HOUSE BILL NO. 5043 AN ACT PROVIDING FOR A NATIONAL POLICY ON REPRODUCTIVE HEALTH, RESPONSIBLE PARENTHOOD AND POPULATION DEVELOPMENT, AND FOR OTHER PURPOSES Be it enacted by the Senate and the House of Representatives of the Philippines in Congress assembled: SECTION 1. Short Title. – This Act shall be known as the “Reproductive Health and Population Development Act of 2008“. SEC. 2. Declaration of Policy. – The State upholds and promotes responsible parenthood, informed choice, birth spacing and respect for life in conformity with internationally recognized human rights standards. The State shall uphold the right of the people, particularly women and their organizations, to effective and reasonable participation in the formulation and implementation of the declared policy. This policy is anchored on the rationale that sustainable human development is better assured with a manageable population of healthy, educated and productive citizens. The State likewise guarantees universal access to medically-safe, legal, affordable and quality reproductive health care services, methods, devices, supplies and relevant information thereon even as it prioritizes the needs of women and children,among other underprivileged sectors. SEC. 3. Guiding Principles. – This Act declares the following as basic guiding principles: a. In the promotion of reproductive health, there should be no bias for either modern or natural methods of family planning; b. Reproductive health goes beyond a demographic target because it is principally about health and rights; c. Gender equality and women empowerment are central elements of reproductive health and population development; d. Since manpower is the principal asset of every country, effective reproductive health care services must be given primacy to ensure the birth and care of healthy children and to promote responsible parenting; e. The limited resources of the country cannot be suffered to, be spread so thinly to service a burgeoning multitude that makes the allocations grossly inadequate and effectively meaningless; f. Freedom of informed choice, which is central to the exercise of any right, must be fully guaranteed by the State like the right itself; g. While the number and spacing of children are left to the sound judgment of parents and couples based on their personal conviction and religious beliefs, such concerned parents and couples, including unmarried individuals, should be afforded free and full access to relevant, adequate and correct information on reproductive health and human sexuality and should be guided by qualified State workers and professional private practitioners; h. Reproductive health, including the promotion of breastfeeding, must be the joint concern of the National Government and Local Government Units(LGUs); i. Protection and promotion of gender equality, women empowerment and human rights, including reproductive health rights, are imperative; j. Development is a multi-faceted process that calls for the coordination and integration of policies, plans, programs and projects that seek to uplift the quality of life of the people, more particularly the poor, the needy and the marginalized; k. Active participation by and thorough consultation with concerned non-government organizations (NGOs), people’s organizations (POs) and communities are imperative to ensure that basic policies, plans, programs and projects address the priority needs of stakeholders; l. Respect for, protection and fulfillment of reproductive health rights seek to promote not only the rights and welfare of adult individuals and couples but those of adolescents’ and children’s as well; and m. While nothing in this Act changes the law on abortion, as abortion remains a crime and is punishable, the government shall ensure that women seeking care for post-abortion complications shall be treated and counseled in a humane, non-judgmental and compassionate manner. SEC. 4. Definition of Terms. – For purposes of this Act, the following terms shall be defined as follows: a. Responsible Parenthood – refers to the will, ability and cornmitTrient of parents to respond to the needs and aspirations of the family and children more particularly through family planning; b. Family Planning – refers to a program which enables couple, and individuals to decide freely and responsibly the number and spacing of their children and to have the information and means to carry out their decisions, and to have informed choice and access to a full range of safe, legal and effective family planning methods, techniques and devices. c. Reproductive Health -refers to the state of physical, mental and social well-being and not merely the absence of disease or infirmity, in all matters relating to the reproductive system and to its funcitions and processes. This implies that people are able to have a satisfying and safe sex life, that they have the capability to reproduce and the freedom to decide if, when and how often to do so, provided that these are not against the law. This further implies that women and men are afforded equal status in matters related to sexual relations and reproduction. d. Reproductive Health Rights – refers to the rights of individuals and couples do decide freely and responsibly the number, spacing and timing of their children; to make other decisions concerning reproduction free of discrimination, coercion and violence; to have the information and means to carry out their decisions; and to attain the highest standard of sexual and reproductive health. e. Gender Equality – refers to the absence of discrimination on the basis of a person’s sex, in opportunities, allocation of resources and benefits, and access to services. f. Gender Equity – refers to fairness and justice in the distribution of benefits and responsibilities between women and men, and often requires. women-specific projects and programs to eliminate existing inequalities, inequities, policies and practices unfavorable too women. g. Reproductive Health Care – refers to the availability of and access to a full range of methods, techniques, supplies and services that contribute to reproductive and sexual health and well-being by preventing and solving reproductive health-related problems in order to achieve enhancement of life and personal relations. The elements of reproductive health care include: 1. Maternal, infant and child health and nutrition; 2. Promotion of breastfeeding; 3. Family planning information end services; 4. Prevention of abortion and management of post-abortion complications; 5. Adolescent and youth health; 6. Prevention and management of reproductive tract infections (RTIs), HIV/AIDS and other sexually transmittable infections (STIs); 7. Elimination of violence against women; 8. Education and counseling on sexuality and sexual and reproductive health; 9. Treatment of breast and reproductive tract cancers and other gynecological conditions; 10. Male involvement and participation in reproductive health;, 11. Prevention and treatment of infertility and sexual dysfunction; and 12. Reproductive health education for the youth. h. Reproductive Health Education – refers to the process of acquiring complete, accurate and relevant information on all matters relating to the reproductive system, its functions and processes and human sexuality; and forming attitudes and beliefs about sex, sexual identity, interpersonal relationships, affection, intimacy and gender roles. It also includes developing the necessary skills do be able to distinguish between facts and myths on sex and sexuality; and critically evaluate. and discuss the moral, religious, social and cultural dimensions of related sensitive issues such as contraception and abortion. i. Male involvement and participation – refers to the involvement, participation, commitment and joint responsibility of men with women in all areas of sexual and reproductive health, as well as reproductive health concerns specific to men. j. Reproductive tract infection (RTI) – refers do sexually transmitted infections, sexually transmitted diseases and other types of-infections affecting the reproductive system. k. Basic Emergency Obstetric Care – refers to lifesaving services for maternal complication being provided by a health facility or professional which must include the following six signal functions: administration of parenteral antibiotics; administration of parrenteral oxyttocic drugs; administration of parenteral anticonvulsants for pre-eclampsia and iampsia; manual removal of placenta; and assisted vaginal delivery. l. Comprehensive Emergency Obstetric Care – refers to basic emergency obstetric care plus two other signal functions: performance of caesarean section and blood transfusion. m. Maternal Death Review – refers to a qualitative and in-depth study of the causes of maternal death with the primary purpose of preventing future deaths through changes or additions to programs, plans and policies. n. Skilled Attendant – refers to an accredited health professional such as a licensed midwife, doctor or nurse who has adequate proficiency and the skills to manage normal (uncomplicated) pregnancies, childbirth and the immediate postnatal period, and in the identification, management and referral of complication in women and newborns. o. Skilled Attendance – refers to childbirth managed by a skilled attendant under the enabling conditions of a functional emergencyobstetric care and referral system. p. Development – refers to a multi-dimensional process involving major changes in social structures, popular attitudes, and national institutions as well as the acceleration of economic growth, the reduction of inequality and the eradication of widespread poverty. q. Sustainable Human Development – refers to the totality of the process of expending human choices by enabling people to enjoy long, healthy and productive lives, affording them access to resources needed for a decent standard of living and assuring continuity and acceleration of development by achieving a balance between and among a manageable population, adequate resources and a healthy environment. r. Population Development – refers to a program that aims to: (1) help couples and parents achieve their desired family size; (2) improve reproductive health of individuals by addressing reproductive health problems; (3) contribute to decreased maternal and infant mortality rates and early child mortality; (4) reduce incidence of teenage pregnancy; and (5) enable government to achieve a balanced population distribution. SEC. 5. The Commission on Population (POPC0NI). – Pursuant to the herein declared policy, the Commission on Population (POPCOM) shall serve as the central planning, coordinating, implementing and monitoring body for the comprehensive and integrated policy on reproductive health and population development. In the implementation of this policy, POPCOM, which shall be an attached agency of the Department of Health (DOH) shall have the following functions: a. To create an enabling environment for women and couples to make an informed choice regarding the family planning method that is best suited to their needs and personal convictions; b. To integrate on a continuing basis the interrelated reproductive health and population development agenda into a national policy, taking into account regional and local concerns; c. To provide the mechanism to ensure active and full participation of the private sector and the citizenry through their organizations in the planning and implementation of reproductive health care and population development programs and projects; d. To ensure people’s access to medically safe, legal, quality and affordable reproductive health goods and services; e. To facilitate the involvement and participation of non-government organizations and the private sector in reproductive health care service delivery and in the production, distribution and delivery of quality reproductive: health and family planning supplies and commodities to make them accessible and affordable to ordinary citizens; f. To fully implement the Reproductive Health Care Program with the following components: (1) Reproductive health education including but not limited to counseling on the full range of legal and medically-safe family planning methods including surgical methods; (2) Maternal, pen-natal and post-natal education, care and services; (3) Promotion of breastfeeding; (4) Promotion of male involvement, participation and responsibility in reproductive health as well as other reproductive health concerns of men; (5) Prevention of abortion and management of post-abortion complications; and (6) Provision of information and services addressing the reproductive health needs of the poor, senior citizens, women in prostitution, differently-abled persons, and women and children in war AND crisis situations. g. To ensure that reproductive health services are delivered with a full range of supplies, facilities and equipment and that service providers are adequately trained for reproductive health care; h. To endeavor to furnish local Family Planning Offices with appropriate information and resources to keep the latter updated on current studies and research relating to family planning, responsible parenthood, breastfeeding and infant nutrition; i. To direct all public hospitals to make available to indigent mothers who deliver their children in these government hospitals, upon the mothers request, the procedure of ligation without cost to her; j. To recommend the enactment of legislation and adoption of executive measures that will strengthen and enhance the national policy on reproductive health and population development; k. To ensure a massive and sustained information drive on responsible parenthood and on all methods and techniques to prevent unwanted, unplanned and mistimed pregnancies, it shall release information bulletins on the same for nationwide circulation to all government departments, agencies and instrumentalities, non-government organizations and the private sector, schools, public and private libraries, tri-media outlets, workplaces, hospitals and concerned health institutions; l. To strengthen the capacities of health regulatory agencies to ensure safe, high-quality, accessible, and affordable reproductive health services and commodities with the concurrent strengthening and enforcement of regulatory mandates and mechanisms; m. To take active steps to expand the coverage of the National Health Insurance Program (NHIP), especially among poor and marginalized women, to include the full range of reproductive health services and supplies as health insurance benefits; and n. To perform such other functions necessary to attain the purposes of this Act. The membership of the Board of Commissioners of POPCOM shall consist of the heads of the following AGENCIES: 1. National Economic DevelopmentAuthority (VEDA) 2. Department of Health (DOH) 3. Department of Social Welfare and Development (DSWD) 4. Department of Labor and Employment (DOLE) 5. Department of Agriculture (DA) 6. Department of the Interior and Local Government (DILG) 7. Department of Education (DepEd) 8. Department of Environment and Natural Resources (DENR) 9. Commission on Higher Education (CHED) 10. University of the Philippines Population Institute (UPPI) 11. Union of Local Authorities of the Philippines (ULAFI) 12. National Anti-Poverty Commission (NAPQ 13. National Commission on the Role of Filipino Women (NCRFW) 14. National Youth Commission (NYC) In addition to the aforementioned, members, there shall be three private sector representatives to the Board of Commissioners of POPCOM who shall come from NGOs. There shall be one (1) representative each from women, youth and health sectors who have a proven track record of involvement in the promotion of reproductive health. These representatives shall be nominated in a process determined by the above-mentioned sectors, and to be appointed by the President for a term of three (3)years. SEC. 6. Midwives for Skilled Attendance. -Every city and municipality shall endeavor to employ adequate number of midwives or other skilled attendants to achieve a minimum ratio of one (1)for every one hundred fifty (150) deliveries per year, to be based on the average annual number of actual deliveries or live births for the past two years. SEC. 7. Emergency Obstetric Care. – Each province. and city shall endeavor to ensure the establishment and operation of hospitals with adequate and qualified personnel that provide emergency obstetric care. For every 500,000 population, there shall be at least one (1) hospital for comprehensive emergency obstetric care and four (4) hospitals for basic emergency obstetric care. SEC. 8. Maternal Death Review. – All LGUs, national and local government hospitals, and other public health units shall conduct maternal death review in accordance with the guidelines to be issued by the DOH in consultation with the POPCOM. SEC. 9. Hospital-Based Family Planning. -Tubal ligation, vasectomy, intrauterine device insertion and other family planning methods requiring hospital services shall be available in all national and local government hospitals, except: in specialty hospitals which may render such services on an optional basis. For indigent patients, such services shall be fully covered by PhilHealth insurance and/or government financial assistance. SEC. 10. Contraceptives as Essential Medicines. – Hormonal contraceptives, intrauterine devices, injectables and other allied reproductive health products and supplies shall be considered under the category of essential medicines and supplies which shall form part of the National Drug Formulary and the same shall be included in the regular purchase of essential medicines and supplies of all national and lord hospitals and other government health units. SEC. 11. Mobile Health Care Service. -Each Congressional District shall be provided with a van to be known as the Mobile Health Care Service (MHOS) to deliver health care goods and services to its constituents, more particularly to the poor and needy, as well as disseminate knowledge and information on reproductive health: Provided, That reproductive health education shall be conducted by competent and adequately trained persons preferably reproductive health care providers: Provided, further, That the full range of family planning methods, both natural and modern, shall be promoted. The acquisition, operation and maintenance of the MRCS shall be funded from the Priority Development Assistance Fund (PDAF) of each Congressional District. The MHCS shall be adequately equipped with a wide range of reproductive health care materials and information dissemination devices and equipment, the latter including but not limited to, a television set for audio-visual presentation. SEC. 12. Mandatory Age-Appropriate Reproductive Health Education. – Recognizing the importance of reproductive health rights in empowering the youth and developing them into responsible adults, Reproductive Health Education in an age-appropriate manner shall be taught by adequately trained teachers starting from Grade 5 up to Fourth Year High School. In order to assure the prior training of teachers on reproductive health, the implementation of Reproductive Health Education shall commence at the start of the school year one year following the effectivity of this Act. The POPCOM, in coordination with the Department of Education, shall formulate the Reproductive Health Education curriculum, which shall be common to both public and private schools and shall include related population and development concepts in addition to the following subjects and standards: a. Reproductive health and sexual rights; b. Reproductive health care and services; c. Attitudes, beliefs and values on sexual development, sexual behavior and sexual health; d. Proscription and hazards of abortion and management of post-abortion complications; e. Responsible parenthood. f. Use and application of natural and modern family planning methods to promote reproductive health, achieve desired family size and prevent unwanted, unplanned and mistimed pregnancies; g. Abstinence before marriage; h. Prevention and treatment of HIV/AIDS and other, STIs/STDs, prostate cancer, breast cancer, cervical cancer and other gynecological disorders; i. Responsible sexuality; and j. Maternal, peri-natal and post-natal education, care and services. In support of the natural, and primary right of parents in the rearing of the youth, the POPCOM shall provide concerned parents with adequate and relevant scientific materials on the age-appropriate topics and manner of teaching reproductive health education to their children. In the elementary level, reproductive health education shall focus, among others, on values formation. Non-formal education programs shall likewise include the abovementioned reproductive Health Education. SEC. 13. Additional Duty of Family Planning 0ffice. – Each local Family Planning Office shall furnish for free instructions and information on family planning, responsible parenthood, breastfeeding and infant nutrition to all applicants for marriage license. SEC. 14. Certificate of Compliance. – No marriage license shall be issued by the Local Civil Registrar unless the applicants present a Certificate of Compliance issued for free by the local Family Planning Office certifying that they had duly received adequate instructions and information on family planning, responsible parenthood, breastfeeding and infant nutrition. SEC. 15. Capability Building of Community-Based Volunteer Workers. – Community-based volunteer workers, like but not limited to, Barangay Health Workers, shall undergo additional and updated training on the delivery of reproductive health care services and shall receive not less than 10% increase in honoraria upon successful completion of training. The increase in honoraria shall be funded from the Gender and Development (GAD) budget of the National Economic and Development Authority (NEDA), Department of Health (DOH) and the Department of the Interior and Local Government (DILG). SEC. 16. Ideal Family Size. – The State shall assist couples, parents and individuals to achieve their desired family size within the context of responsible parenthood for sustainable development and encourage them to have two children as the ideal family size. Attaining the ideal family size is neither mandatory nor compulsory. No punitive action shall be imposed on parents having more than two children. SEC. 17. Employers’ Responsibilities. – Employers shall respect the reproductive health rights of all their workers. Women shall not be discriminated against in the matter of hiring, regularization of employment status or selection for retrenchment. All Collective Bargaining Agreements (CBAs) shall provide for the free delivery by the employer of reasonable quantity of reproductive health care services, supplies and devices to all workers, more particularly women workers. In establishments or enterprises where there are no CBAs or where the employees are unorganized, the employer shall have the same obligation. SEC. 18. Support of Private and Non-government Health Care Service Providers. – Pursuant to Section 5(b) hereof, private reproductive health care service providers, including but not limited to gynecologists and obstetricians, are encouraged to join their colleagues in non-government organizations in rendering such services free of charge or at reduced professional fee rates to indigent and low income patients. SEC. 19. Multi-Media Campaign. – POPCOM shall initiate and sustain an intensified nationwide multi-media campaign to raise the level of public awareness on the urgent need to protect and promote reproductive health and rights. SEC. 20. Reporting Requirements. – Before the end of April of each year,the DOH shall submit an annual report to the President of the Philippines, the President of the Senate and the Speaker of the House of Representatives on a definitive and comprehensive assessment of the implementation of this Act and shall make the necessary recommendations for executive and legislative action. The report shall be posted in the website of DOH and printed copies shall be made available to all stakeholders. SEC. 21. Prohibited Acts. – The following acts are prohibited: a) Any health care service provider, whether public or private, who shall: 1. Knowingly withhold information or impede the dissemination thereof, and/or intentionally provide incorrect information regarding programs and services on reproductive health including the right to informed choice and access to a full range of legal, medically-safe and effective family planning methods; 2. Refuse to perform voluntary ligation and vasectomy and other legal and medically-safe reproductive health care services on any person of legal age on the ground of lack of spousal consent or authorization. 3. Refuse to provide reproductive health care services to an abused minor, whose abused condition is certified by the proper official or personnel of the Department of Social Welfare and Development (DSWD) or to duly DSWD-certified abused pregnant minor on whose case no parental consent is necessary. 4. Fail to provide, either deliberately or through gross or inexcusable negligence, reproductive health care services as mandated under this Act, the Local Government Code of 1991, the Labor Code, and Presidential Decree 79, as amended; and 5. Refuse to extend reproductive health care services and information on account of the patient’s civil status, gender or sexual orientation, age, religion, personal circumstances, and nature of work; Provided, That all conscientious objections of health care service providers based on religious grounds shall be respected:Provided, further, That the conscientious objector shall immediately refer the person seeking such care and services to another health care service provider within the same facility or one which is conveniently accessible: Provided, finally, That the patient is not in an emergency or serious case as defined in RA 8344 penalizing the refusal of hospitals and medical clinics to administer appropriate initial medical treatment and support in emergency and serious cases. b) Any public official who prohibits or restricts personally or through a subordinate the delivery of legal and medically-safe reproductive health care services, including family planning; c) Any employer who shall fail to comply with his obligation under Section 17 of this Act or an employer who requires a female applicant or employee, as a condition for employment or continued employment, to involuntarily undergo sterilization, tubal ligation or any other form of contraceptive method; d) Any person who shall falsify a certificate of compliance as required in Section 14 of this Act; and e) Any person who maliciously engages in disinformation about the intent or provisions of this Act. SEC. 22. Penalties. – The proper city or municipal court shall exercise jurisdiction over violations of this Act and the accused who is found guilty shall be sentenced to an imprisonment ranging from one (1) month to six (6) months or a fine ranging from Ten Thousand Pesos (P10,000.00) to Fifty Thousand Pesos (P50,000.00) or both such fine and imprisonment at the discretion of the court. If the offender is a juridical person, the penalty shall be imposed upon the president, treasurer, secretary or any responsible officer. An offender who is an alien shall, after service of sentence, be deported immediately without further proceedings by the Bureau of Immigration. An offender who is a public officer or employee shall suffer the accessory penalty of dismissal from the government service. Violators of this Act shall be civilly liable to the offended party in such amount at the discretion of the proper court. SEC. 23. Appropriations. – The amounts appropriated in the current annual General Appropriations Act for reproductive health and family planning under the DOH and POPCOM together with ten percent (10%) of the Gender and Development (GAD) budgets of all government departments, agencies, bureaus, offices and instrumentalities funded in the annual General Appropriations Act in accordance with Republic Act No. 7192 (Women in Development and Nation-building Act) and Executive Order No. 273 (Philippine Plan for Gender Responsive Development 1995-2025) shall be allocated and utilized for the implementation of this Act. Such additional sums as may be necessary for the effective implementation of this Act shall be Included in the subsequent years’ General Appropriations Acts. SEC. 24. Implementing Rules and Regulations. – Within sixty (60) days from the effectivity of this Act, the Department of Health shall promulgate, after thorough consultation with the Commission on Population (POPCOM), the National Economic Development Authority (NEDA), concerned non-government organizations (NGOs) and known reproductive health advocates, the requisite implementing rules and regulations. SEC. 25. Separability Clause. – If any part, section or provision of this Act is held invalid or unconstitutional, other provisions not affected thereby shall remain in full force and effect. SEC. 26. Repealing Clause. – All laws, decrees, Orders, issuances, rules and regulations contrary to or inconsistent with the provisions of this Act are hereby repealed, amended or modified accordingly. SEC. 27. Effectivity. – This Act shall take effect fifteen (15) days after its publication in at least two (2) newspapers of national circulation.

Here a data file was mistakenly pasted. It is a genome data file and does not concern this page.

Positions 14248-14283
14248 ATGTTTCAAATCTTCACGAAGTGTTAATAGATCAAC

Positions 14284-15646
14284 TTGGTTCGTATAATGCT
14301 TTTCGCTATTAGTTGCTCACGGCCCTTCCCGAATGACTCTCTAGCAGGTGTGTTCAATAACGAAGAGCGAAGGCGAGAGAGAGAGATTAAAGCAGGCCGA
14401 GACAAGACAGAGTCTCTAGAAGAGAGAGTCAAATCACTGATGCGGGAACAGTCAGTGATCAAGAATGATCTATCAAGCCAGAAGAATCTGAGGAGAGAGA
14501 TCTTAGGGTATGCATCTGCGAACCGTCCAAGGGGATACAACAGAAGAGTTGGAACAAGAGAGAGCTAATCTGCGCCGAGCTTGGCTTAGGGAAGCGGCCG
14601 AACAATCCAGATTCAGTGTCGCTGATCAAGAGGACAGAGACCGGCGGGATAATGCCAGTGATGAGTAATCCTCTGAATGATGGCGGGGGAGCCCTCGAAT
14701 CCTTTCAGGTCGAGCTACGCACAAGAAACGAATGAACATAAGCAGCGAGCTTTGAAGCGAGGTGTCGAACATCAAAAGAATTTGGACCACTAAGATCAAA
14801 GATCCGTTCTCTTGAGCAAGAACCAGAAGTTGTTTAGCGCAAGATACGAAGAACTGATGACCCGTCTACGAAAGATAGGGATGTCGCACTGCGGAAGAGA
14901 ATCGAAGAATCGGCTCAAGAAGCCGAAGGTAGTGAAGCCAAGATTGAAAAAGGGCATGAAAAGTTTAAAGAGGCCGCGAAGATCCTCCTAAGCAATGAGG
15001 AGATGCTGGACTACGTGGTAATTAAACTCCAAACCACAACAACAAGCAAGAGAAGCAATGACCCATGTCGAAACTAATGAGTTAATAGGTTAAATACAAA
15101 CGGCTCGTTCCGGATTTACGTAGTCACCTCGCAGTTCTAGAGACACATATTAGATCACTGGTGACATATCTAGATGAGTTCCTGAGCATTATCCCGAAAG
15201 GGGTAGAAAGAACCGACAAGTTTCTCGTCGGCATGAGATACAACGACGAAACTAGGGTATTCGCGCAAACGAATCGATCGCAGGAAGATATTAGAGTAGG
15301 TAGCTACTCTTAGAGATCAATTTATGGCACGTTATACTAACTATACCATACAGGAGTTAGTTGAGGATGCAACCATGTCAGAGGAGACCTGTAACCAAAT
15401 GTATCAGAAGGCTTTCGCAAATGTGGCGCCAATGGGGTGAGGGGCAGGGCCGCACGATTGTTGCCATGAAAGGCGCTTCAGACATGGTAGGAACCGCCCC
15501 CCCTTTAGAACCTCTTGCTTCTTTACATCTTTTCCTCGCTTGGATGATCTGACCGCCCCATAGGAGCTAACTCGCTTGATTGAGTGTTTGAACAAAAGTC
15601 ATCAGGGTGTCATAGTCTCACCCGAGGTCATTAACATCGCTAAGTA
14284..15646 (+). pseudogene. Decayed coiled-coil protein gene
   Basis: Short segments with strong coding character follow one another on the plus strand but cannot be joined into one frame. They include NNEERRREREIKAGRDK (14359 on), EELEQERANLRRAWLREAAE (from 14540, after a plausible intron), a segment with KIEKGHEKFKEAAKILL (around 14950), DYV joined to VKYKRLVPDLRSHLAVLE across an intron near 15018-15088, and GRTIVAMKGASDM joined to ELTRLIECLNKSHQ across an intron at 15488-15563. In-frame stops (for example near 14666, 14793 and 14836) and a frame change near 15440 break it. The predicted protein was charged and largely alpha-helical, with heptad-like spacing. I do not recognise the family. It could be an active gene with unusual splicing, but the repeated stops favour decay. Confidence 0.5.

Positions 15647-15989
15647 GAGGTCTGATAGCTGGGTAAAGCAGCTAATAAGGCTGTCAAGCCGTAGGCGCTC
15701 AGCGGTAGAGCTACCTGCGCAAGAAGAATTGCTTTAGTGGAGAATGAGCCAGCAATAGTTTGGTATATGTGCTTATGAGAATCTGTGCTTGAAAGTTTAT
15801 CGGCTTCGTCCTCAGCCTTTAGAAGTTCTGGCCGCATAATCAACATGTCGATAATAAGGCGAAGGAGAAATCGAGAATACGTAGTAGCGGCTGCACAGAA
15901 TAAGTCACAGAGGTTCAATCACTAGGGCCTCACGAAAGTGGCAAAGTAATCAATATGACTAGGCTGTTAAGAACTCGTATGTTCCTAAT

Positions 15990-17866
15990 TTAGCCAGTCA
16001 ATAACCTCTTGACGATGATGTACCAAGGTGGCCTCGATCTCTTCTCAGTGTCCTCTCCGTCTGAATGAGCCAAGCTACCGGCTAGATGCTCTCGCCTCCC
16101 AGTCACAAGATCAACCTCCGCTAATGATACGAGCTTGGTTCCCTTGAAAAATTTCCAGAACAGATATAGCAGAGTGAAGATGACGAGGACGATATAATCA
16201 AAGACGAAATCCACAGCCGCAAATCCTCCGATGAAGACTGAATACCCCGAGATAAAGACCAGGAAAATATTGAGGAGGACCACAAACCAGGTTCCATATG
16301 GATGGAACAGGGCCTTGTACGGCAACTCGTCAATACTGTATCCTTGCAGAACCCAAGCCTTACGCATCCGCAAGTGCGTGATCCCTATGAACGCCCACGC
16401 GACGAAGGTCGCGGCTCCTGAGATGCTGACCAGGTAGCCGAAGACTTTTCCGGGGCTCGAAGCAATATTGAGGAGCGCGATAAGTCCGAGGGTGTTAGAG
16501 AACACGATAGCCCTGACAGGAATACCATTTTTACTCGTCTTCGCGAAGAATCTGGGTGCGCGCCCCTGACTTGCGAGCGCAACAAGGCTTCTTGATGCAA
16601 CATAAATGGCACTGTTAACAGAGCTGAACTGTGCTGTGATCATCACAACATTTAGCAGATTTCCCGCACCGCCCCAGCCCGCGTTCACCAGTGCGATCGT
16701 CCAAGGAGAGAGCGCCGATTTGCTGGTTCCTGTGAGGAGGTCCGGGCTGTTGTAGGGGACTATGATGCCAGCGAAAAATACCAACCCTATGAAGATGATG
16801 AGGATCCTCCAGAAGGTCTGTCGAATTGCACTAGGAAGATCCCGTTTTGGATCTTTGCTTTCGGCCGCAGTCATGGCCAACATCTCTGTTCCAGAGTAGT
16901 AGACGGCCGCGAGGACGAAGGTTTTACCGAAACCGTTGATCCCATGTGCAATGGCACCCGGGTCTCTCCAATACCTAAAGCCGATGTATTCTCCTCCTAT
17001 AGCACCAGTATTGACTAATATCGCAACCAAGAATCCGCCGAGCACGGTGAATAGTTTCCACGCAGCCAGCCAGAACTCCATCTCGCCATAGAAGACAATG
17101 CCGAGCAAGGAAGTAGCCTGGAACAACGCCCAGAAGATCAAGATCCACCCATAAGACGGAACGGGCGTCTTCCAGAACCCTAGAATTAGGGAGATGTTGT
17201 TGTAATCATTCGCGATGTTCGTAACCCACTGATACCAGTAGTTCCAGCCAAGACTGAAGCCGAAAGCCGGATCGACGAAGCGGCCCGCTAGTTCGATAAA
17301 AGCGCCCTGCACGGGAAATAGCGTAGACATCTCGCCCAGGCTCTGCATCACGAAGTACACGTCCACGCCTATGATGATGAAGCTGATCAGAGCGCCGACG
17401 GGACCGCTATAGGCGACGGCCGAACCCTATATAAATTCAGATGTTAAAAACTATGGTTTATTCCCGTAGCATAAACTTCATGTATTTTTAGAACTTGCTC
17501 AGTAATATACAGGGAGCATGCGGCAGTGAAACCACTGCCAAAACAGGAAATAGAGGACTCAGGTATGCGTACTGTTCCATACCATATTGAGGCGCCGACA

dude!!!

you realy did NOT have to post the whole fucking article.

reference it and leave a link next time...O.K.???????????????

The Wikipedia article has an extensive summary (along with much more information) and a link to the bill itself.

Yes, technically by the rules of the group, items such as articles should be linked and not copied to avoid copyright infringement.  I don't think bills are copyrighted, but it should probably be linked to avoid issues.